verb (used with object), sub·cul·tured, sub·cul·tur·ing.
- the cultural values and behavioral patterns distinctive of a particular group in a society.
- a group having social, economic, ethnic, or other traits distinctive enough to distinguish it from others within the same culture or society.
Examples from the Web for subculture
Many young women in the BDSM subculture find their way into a dominant role, whether coming from a submissive standpoint or not.Dungeons and Genital Clamps: Inside a Legendary BDSM Chateau|Ian Frisch|December 20, 2014|DAILY BEAST
“I thought it was quite bizarre and kind of sick,” Dr. Grenci said of being introduced to the subculture in 1979.
Dr. Grenci, who agrees, also saw it as a way to expand her own knowledge on the subculture and what makes it so appealing.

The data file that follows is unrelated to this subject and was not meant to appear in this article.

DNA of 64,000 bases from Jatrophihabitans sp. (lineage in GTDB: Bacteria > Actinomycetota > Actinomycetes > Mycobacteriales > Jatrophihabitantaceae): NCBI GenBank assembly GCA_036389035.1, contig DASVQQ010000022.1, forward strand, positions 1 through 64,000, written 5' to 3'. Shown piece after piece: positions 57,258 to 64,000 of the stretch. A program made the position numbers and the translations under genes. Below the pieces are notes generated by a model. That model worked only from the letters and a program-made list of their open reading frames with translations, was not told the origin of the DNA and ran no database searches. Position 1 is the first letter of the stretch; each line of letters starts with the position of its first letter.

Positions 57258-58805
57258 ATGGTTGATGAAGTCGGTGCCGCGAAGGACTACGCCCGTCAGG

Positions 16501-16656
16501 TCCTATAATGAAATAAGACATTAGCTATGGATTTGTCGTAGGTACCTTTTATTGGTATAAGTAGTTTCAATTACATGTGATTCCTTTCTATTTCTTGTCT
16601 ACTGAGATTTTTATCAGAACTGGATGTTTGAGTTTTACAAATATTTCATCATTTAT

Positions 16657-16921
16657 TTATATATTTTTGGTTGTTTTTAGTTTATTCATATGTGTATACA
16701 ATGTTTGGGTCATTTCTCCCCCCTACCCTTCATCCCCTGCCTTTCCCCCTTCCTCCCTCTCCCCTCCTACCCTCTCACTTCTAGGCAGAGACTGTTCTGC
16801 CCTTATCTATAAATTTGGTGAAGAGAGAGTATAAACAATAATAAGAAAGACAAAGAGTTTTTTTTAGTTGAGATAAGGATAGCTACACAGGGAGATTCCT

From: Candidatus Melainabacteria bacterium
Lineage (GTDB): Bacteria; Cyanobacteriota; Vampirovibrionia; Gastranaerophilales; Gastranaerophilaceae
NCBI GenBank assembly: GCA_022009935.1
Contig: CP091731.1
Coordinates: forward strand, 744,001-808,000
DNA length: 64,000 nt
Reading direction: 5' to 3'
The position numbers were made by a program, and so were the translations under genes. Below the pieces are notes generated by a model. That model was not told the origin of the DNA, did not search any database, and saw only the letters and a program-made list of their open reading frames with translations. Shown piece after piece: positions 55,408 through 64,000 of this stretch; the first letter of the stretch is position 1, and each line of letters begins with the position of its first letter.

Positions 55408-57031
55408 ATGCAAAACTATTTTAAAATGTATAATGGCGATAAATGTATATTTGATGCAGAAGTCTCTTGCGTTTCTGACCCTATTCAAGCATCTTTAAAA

Marilyn Johnson explored the subculture of obituary scribes in her wonderful 2006 book, The Dead Beat.
The rebelliousness of music spoke to this child of hippies and Levine had found his subculture.
Subculture, sub-kul′tūr, n. in bacteriology, a culture derived from a previous one.
These can be found in subculture, but also within the entrenched culture.The Civilization of Illiteracy|Mihai Nadin
British Dictionary definitions for subculture
Word Origin and History for subculture
Medicine definitions for subculture
Culture definitions for subculture
A group within a society that has its own shared set of customs, attitudes, and values, often accompanied by jargon or slang. A subculture can be organized around a common activity, occupation, age, status, ethnic background, race, religion, or any other unifying social condition, but the term is often used to describe deviant groups, such as thieves and drug users. (See counterculture.)